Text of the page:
Guidelines for Creating Enforceable Contracts Online - “The New Way is the Same as the Old Way”
By A.J. Zottola, Partner in the Technology Transactions & Outsourcing Group of Venable LLP, and Robert Parr, Associate in the Corporate Group of Venable LLP
While bright line rules regarding online agreements are still being developed, courts generally apply traditional contract principles to online contracts. Every online agreement requires an offer, acceptance, and consideration in order to establish an enforceable contractual relationship. State and federal statutes that address online contracts reflect this approach, such as the Uniform Computer Information Transactions Act adopted by Maryland and Virginia. This thinking is also shown in related U.S. Federal laws such as the Electronic Signatures in Global and National Commerce Act. The following QuickCounsel identifies the key issues that in-house counsel should consider when creating online agreements, and provides advice on how to properly address those issues.
Definition of offer. An offer is a manifestation of willingness to enter into a binding legal relationship. The essential terms must be sufficiently communicated to the offeree in order to invite valid acceptance.
Content of notice of offer. Compose the terms with simple and unambiguous language that fully discloses all material rights and obligations,and clearly expresses that a binding legal relationship arises upon the contracting party's acceptance.
Practice tips for making offers:
Prominence of notice. Ensure that all terms are visibly, conspicuously and prominently displayed and, when presented through a website, available on or through a link from the website's primary page (and all other pages, if possible).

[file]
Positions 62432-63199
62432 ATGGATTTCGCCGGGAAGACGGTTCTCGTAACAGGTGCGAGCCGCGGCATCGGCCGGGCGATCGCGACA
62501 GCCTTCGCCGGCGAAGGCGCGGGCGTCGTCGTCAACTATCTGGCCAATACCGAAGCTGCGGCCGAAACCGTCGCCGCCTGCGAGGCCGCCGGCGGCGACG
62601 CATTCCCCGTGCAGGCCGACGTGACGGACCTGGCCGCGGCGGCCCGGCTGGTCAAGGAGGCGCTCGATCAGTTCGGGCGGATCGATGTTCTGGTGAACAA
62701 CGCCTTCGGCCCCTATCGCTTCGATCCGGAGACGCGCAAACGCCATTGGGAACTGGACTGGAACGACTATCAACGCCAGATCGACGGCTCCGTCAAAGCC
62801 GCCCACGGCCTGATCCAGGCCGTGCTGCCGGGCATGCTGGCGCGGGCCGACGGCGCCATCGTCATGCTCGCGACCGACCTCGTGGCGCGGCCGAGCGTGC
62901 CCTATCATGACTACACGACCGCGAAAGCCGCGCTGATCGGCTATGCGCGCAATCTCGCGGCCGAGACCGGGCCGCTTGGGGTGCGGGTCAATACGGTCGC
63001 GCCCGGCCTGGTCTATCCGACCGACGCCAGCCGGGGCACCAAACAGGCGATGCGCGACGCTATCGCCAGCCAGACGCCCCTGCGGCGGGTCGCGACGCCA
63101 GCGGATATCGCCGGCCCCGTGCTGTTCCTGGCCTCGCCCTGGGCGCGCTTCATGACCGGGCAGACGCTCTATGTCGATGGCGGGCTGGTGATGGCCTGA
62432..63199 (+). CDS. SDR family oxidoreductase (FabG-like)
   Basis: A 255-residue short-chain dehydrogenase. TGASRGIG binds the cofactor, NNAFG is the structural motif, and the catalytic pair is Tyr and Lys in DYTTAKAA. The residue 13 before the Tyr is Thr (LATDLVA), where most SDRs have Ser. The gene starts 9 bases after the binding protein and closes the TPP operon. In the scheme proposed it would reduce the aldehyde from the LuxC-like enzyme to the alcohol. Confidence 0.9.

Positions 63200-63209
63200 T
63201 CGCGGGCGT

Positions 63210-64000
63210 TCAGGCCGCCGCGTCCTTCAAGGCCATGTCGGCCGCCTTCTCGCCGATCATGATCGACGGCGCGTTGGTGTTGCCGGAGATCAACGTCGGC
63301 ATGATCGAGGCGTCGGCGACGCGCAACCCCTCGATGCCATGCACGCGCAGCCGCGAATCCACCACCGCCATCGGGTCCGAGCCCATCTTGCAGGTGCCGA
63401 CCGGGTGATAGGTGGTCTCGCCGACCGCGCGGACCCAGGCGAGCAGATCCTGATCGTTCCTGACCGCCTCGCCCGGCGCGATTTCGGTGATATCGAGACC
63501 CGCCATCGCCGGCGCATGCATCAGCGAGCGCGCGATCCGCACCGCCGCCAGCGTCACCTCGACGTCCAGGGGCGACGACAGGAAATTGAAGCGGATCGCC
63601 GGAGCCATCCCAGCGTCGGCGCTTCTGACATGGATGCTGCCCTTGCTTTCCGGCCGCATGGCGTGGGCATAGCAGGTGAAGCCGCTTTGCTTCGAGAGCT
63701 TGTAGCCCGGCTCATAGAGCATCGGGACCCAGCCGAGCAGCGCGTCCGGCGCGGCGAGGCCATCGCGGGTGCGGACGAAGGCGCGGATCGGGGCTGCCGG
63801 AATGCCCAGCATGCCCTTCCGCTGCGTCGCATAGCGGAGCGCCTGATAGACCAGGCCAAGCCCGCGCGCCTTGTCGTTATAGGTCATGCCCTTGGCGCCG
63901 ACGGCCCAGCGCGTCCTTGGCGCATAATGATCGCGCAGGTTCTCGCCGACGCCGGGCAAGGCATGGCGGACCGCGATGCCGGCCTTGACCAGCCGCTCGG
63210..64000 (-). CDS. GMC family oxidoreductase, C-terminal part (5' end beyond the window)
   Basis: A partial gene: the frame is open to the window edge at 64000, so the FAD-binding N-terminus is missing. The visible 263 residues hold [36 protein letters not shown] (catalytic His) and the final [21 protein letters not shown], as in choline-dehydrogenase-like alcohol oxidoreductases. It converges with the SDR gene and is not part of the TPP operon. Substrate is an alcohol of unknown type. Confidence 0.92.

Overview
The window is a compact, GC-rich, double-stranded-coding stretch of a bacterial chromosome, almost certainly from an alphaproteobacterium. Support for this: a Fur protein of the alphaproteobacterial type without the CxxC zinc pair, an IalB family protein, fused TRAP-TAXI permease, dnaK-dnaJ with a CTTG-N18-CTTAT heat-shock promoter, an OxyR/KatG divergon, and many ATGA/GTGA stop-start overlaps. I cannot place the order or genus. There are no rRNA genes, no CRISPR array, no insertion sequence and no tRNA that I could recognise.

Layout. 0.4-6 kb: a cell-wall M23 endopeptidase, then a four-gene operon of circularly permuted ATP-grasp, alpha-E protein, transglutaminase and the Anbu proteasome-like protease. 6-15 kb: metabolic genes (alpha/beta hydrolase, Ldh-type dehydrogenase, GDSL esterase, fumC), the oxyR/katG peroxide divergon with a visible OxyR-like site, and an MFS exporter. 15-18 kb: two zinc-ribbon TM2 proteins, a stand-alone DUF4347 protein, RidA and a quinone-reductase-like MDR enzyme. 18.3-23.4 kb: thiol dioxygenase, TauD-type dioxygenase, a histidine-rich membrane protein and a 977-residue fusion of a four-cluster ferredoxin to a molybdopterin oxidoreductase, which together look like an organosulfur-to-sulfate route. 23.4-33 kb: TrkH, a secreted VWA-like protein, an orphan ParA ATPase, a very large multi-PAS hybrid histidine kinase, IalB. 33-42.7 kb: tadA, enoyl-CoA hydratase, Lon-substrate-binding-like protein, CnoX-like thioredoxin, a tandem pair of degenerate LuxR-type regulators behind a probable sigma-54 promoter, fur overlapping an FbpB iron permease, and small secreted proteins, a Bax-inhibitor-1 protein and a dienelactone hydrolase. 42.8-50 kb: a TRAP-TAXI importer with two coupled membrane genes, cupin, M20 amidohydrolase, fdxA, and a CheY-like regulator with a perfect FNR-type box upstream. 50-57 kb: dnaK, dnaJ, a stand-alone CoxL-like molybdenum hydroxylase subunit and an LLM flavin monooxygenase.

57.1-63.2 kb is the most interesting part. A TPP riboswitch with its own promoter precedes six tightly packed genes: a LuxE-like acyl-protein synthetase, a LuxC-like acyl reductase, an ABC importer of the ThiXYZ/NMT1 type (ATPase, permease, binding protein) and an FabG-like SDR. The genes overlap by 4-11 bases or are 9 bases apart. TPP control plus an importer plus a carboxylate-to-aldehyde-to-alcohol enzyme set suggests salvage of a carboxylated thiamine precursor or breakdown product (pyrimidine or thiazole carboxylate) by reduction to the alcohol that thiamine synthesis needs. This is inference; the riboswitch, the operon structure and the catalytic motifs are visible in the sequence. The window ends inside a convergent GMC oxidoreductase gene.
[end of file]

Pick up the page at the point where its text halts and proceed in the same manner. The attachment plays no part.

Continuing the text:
Practice tips for providing adequate notice of the offer:
Customizing notice. Consider whether the target consumer base or audience has special characteristics that may undermine the effectiveness of notice, such as an international consumer base or audience likely requiring notice in multiple languages.
Practice tip for when agreements will likely be made with people in foreign jurisdictions:
Definition of acceptance. Acceptance is a manifestation of assent to the essential terms based on words or conduct. Electronic acceptance can be effective when sent or communicated, not when actually received or acknowledged.
Assent by electronic signatures. Electronic signatures are an "electronic sound, symbol, or process attached to or logically associated with" an electronic document and "executed or adopted by a person with the intent to sign" the electronic document. Electronic signatures have the same legal effect as ink signatures.
Practice tips for inviting valid acceptance:
Acceptable methods of acceptance. Require the contracting parties to accept the terms by a method that affirmatively signals assent:
Attribution. In anonymous situations, such as many online transactions for general audience sites, consider using security procedures designed to ensure the authenticity of electronic signatures in order to attribute the electronic signature to the party against whom the contract is sought to be enforced.
Practice tip for ensuring attribution:
Definition of consideration. Enforceable contracts must be supported by consideration–a mutual exchange of promises that represent binding legal obligations.
Illusory promises. A promise is "illusory" when at least one party retains an "unlimited right to decide later the nature or extent of his performance". Therefore, an illusory promise lacks consideration and is unenforceable.
Practice tip for avoiding term invalidation:
Practice tip for avoiding contracts of adhesion: